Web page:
For all of its generic quality and temporariness, and in spite of being the antithesis of a tourist site, the Mercado Abastos achieves, or enables, one of the most intriguing aspects of pilgrimage: a temporary citizenship or sense of belonging, however fleeting, in another alternative governing structure exactly coterminus geographically and temporally with the one left behind, yet thoroughly Other. The word pilgrim, which comes from the Latin peregrinus, was a legal term meaning “stranger” or “foreigner”; in other words a non-citizen. The suspension of disbelief this parallel universe requires is, of course, a form of belief, an affiliation with cultural, economic, or class attachments. Unlike medieval Christian pilgrimage, which leveled all pilgrims and erased class and national distinctions, modern urban pilgrimage is all about class because of the steep price of admission. Economics, however, doesn’t seem to spoil the illusion. Unlike the tourist, the contemporary urban pilgrim may come armored in irony, but it is an armor forged in fires of credulity. How else can a pilgrim laugh off the absurd power relationships and the ugly intersections with tourism without a sincere quest for enlightenment? The urban pilgrim would not deign to be a tourist, even when she is.
The market and the historic tourist core had to be forcibly separated. This is the sort of historical event that helps preserve the age value of historic buildings and devalue the historicity and aesthetic of the market. It is the historical act that separates tourism from urban pilgrimage. It is not happenstance that the Abastos sits physically, economically, and aesthetically, apart from the historic center. The ubiquitous nature of Mexican markets had to be tamed or sequestered in order to create a stage set for the consumption of World Heritage. Part of readying the city for historical tourism was to empty the core of unsightly businesses and interventions that would spoil the suspension of disbelief. Although early preservation efforts can be found even in the late 19th century, and a zone of monuments was established under local auspices in 1976, comprehensive urban plans produced in 1979 and 1986 lacked a vision of cultural patrimony. These were thoroughly practical and local in concern. As late as the mid-1990s, with preservation well underway, no catalogue of monuments or standards for preservation existed.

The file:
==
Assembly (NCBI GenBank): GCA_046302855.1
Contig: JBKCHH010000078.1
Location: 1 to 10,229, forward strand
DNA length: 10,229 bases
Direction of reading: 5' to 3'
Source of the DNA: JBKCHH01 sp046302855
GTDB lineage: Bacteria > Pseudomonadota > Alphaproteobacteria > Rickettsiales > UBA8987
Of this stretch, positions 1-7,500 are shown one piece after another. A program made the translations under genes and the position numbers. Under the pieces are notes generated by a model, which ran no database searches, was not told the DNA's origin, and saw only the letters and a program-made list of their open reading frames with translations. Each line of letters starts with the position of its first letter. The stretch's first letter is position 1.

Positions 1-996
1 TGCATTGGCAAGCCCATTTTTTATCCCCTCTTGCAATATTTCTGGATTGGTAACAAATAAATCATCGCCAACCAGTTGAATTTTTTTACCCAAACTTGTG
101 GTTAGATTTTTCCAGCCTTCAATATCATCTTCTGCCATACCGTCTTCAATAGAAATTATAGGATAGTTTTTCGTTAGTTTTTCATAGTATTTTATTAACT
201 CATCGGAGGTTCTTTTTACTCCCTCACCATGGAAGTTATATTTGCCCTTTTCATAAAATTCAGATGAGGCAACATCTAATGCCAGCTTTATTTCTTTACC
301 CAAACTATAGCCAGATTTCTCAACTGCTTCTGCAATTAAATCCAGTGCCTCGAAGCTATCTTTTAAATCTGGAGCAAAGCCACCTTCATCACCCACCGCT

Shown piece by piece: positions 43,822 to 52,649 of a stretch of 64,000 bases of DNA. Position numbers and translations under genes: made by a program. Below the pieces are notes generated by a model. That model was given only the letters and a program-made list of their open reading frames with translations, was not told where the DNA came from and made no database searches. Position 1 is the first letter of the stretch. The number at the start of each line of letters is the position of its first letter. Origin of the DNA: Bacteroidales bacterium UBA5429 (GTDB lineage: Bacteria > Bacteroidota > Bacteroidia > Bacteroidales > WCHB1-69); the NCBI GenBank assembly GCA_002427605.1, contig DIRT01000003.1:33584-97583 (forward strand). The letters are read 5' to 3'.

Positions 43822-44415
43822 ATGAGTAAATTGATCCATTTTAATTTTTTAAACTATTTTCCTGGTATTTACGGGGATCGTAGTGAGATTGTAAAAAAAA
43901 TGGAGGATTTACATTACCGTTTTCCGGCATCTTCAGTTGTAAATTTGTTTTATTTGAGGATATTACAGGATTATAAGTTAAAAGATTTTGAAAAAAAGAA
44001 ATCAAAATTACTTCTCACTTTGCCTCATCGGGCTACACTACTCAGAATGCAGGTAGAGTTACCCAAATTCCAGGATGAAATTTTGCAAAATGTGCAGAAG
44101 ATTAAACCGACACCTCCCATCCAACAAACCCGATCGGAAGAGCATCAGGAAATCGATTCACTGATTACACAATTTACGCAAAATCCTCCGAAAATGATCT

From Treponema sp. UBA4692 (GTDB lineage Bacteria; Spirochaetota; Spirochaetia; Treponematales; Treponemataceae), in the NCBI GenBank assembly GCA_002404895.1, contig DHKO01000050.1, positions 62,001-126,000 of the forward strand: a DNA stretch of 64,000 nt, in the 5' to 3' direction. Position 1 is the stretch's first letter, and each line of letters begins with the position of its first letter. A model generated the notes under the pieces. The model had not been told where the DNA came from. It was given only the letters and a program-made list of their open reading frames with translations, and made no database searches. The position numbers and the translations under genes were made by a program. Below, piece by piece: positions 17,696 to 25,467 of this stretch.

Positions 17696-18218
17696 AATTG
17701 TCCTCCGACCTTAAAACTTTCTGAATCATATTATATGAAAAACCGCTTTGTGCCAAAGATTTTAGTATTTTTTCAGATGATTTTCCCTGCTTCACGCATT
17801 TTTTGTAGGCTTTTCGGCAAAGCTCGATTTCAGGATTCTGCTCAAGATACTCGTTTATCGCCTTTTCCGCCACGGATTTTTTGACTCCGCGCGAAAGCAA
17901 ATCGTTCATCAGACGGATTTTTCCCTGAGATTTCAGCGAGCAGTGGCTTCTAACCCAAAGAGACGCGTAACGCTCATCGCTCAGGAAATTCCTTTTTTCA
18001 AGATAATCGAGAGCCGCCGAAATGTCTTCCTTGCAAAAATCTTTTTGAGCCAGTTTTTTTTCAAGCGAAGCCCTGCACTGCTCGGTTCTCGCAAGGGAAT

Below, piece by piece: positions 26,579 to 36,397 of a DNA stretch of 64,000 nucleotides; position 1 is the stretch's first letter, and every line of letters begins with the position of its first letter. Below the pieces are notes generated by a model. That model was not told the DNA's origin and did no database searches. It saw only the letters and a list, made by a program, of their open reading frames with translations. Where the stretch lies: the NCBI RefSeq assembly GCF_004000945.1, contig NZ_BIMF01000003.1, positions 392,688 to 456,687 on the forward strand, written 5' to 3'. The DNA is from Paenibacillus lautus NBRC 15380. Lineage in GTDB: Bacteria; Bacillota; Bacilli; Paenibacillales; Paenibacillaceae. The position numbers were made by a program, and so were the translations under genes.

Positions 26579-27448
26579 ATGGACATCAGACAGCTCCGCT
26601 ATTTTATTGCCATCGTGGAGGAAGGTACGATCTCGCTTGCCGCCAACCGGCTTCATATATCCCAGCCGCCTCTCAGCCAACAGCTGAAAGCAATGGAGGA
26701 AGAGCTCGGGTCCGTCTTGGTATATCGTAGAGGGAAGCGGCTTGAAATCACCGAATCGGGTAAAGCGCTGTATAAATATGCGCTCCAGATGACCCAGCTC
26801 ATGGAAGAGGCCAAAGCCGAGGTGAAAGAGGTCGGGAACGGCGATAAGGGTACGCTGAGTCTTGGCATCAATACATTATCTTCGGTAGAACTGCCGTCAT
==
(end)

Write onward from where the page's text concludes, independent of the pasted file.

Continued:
Between the preservation of Santo Domingo in the 1980s and the present, a game of dominoes ensued. The Alcala, a street lined with historic buildings, was pedestrianized so that tourists (and locals) could stroll uninterrupted from the central square, the Zocalo (#3 in Figure 4), a 16th-century plaza laid out according to the Laws of the Indies, to Santo Domingo, a jewel of a church and monastery that was reinvented as a museum of Oaxacan culture and history (#4 in Figure 4). The only problem was that the central markets had spilled chaotically into the streets near the Zocalo. Some of its stalls already catered to tourists—as Oaxaca has been a tourist destination for decades—but others sold decidedly untouristic things, which posed a threat to the placid surface of the tourist experience, if not to the physical wellbeing of the people and the historic area itself.
In a series of fitful interventions with no overarching plan, and initiated by a combination of private and public sponsors, the historic buildings to either side of the Alcala were preserved and cars were removed from the street and adjacent plazas (see the yellow lines on the map in Figure 4). Much more ambitious plans to pedestrianize the historic center along the lines of a European city were thwarted by a public deeply ambivalent about the tourist economy. But preservation was impossible to stop. Churches were deconsecrated long ago by the 19th-century Laws of Reform and historic houses were refitted for new cultural institutions. In red, on the map in Figure 4, these include the Santo Domingo Cultural Center and museums devoted to archaeology, textiles, stamps, graphic arts, and contemporary art. The old train station was recently restored as a train museum and a new historical archive planned by the Fundación Alfredo Harp Helú centers on the preservation of documents. One local Oaxacan confided in me that he thought there were too many museums for people in the city.
In recent years, the random array of projects was made coherent, as with many European cities, with a tidy paving scheme that marks out the historic area. At great expense, blocks of green cantera, or materials that simulate the same effect, were installed. They form a potent, albeit subconscious, part of the experience of the historic core. The paving matches the ground to the buildings and, almost with the clarity of a map, creates a color-coded and sensual system of movement and boundaries (Figure 9). Green marks the tourist route. Where the roads turn to asphalt or get unpleasantly bumpy, one has transgressed, strayed from the tourist’s way. Here begins the pilgrim’s progress.
To prepare the ground, markets were sanitized (by Mexican standards). The Mercado 20 de Noviembre (#2 in Figure 4) became the polite market, easily accessible to tourists and brimming with artisanal goods, mounds of mole, baskets of spiced grasshoppers, and Zapotec women preparing traditional foods. The local market shifted to Abastos, which is not on most tourist maps. Its location next to the bus station tells the story succinctly.